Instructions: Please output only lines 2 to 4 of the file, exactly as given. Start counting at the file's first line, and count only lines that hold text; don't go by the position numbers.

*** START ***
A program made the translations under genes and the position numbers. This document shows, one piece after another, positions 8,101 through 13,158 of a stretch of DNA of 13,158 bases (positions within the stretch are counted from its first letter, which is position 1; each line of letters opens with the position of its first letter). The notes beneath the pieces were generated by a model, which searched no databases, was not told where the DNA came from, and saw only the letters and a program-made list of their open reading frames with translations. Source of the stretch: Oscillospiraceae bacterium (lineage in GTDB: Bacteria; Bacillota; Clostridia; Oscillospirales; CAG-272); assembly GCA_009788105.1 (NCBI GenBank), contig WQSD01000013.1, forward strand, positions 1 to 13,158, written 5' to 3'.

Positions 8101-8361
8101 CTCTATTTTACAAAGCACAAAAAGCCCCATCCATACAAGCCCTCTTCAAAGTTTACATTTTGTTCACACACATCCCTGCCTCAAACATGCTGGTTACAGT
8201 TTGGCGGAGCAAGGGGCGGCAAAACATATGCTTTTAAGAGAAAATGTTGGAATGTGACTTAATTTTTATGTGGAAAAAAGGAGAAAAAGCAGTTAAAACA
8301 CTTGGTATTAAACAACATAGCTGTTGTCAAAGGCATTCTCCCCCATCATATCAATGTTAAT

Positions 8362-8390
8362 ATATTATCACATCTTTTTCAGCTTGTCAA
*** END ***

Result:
Positions 8101-8361
8101 CTCTATTTTACAAAGCACAAAAAGCCCCATCCATACAAGCCCTCTTCAAAGTTTACATTTTGTTCACACACATCCCTGCCTCAAACATGCTGGTTACAGT
8201 TTGGCGGAGCAAGGGGCGGCAAAACATATGCTTTTAAGAGAAAATGTTGGAATGTGACTTAATTTTTATGTGGAAAAAAGGAGAAAAAGCAGTTAAAACA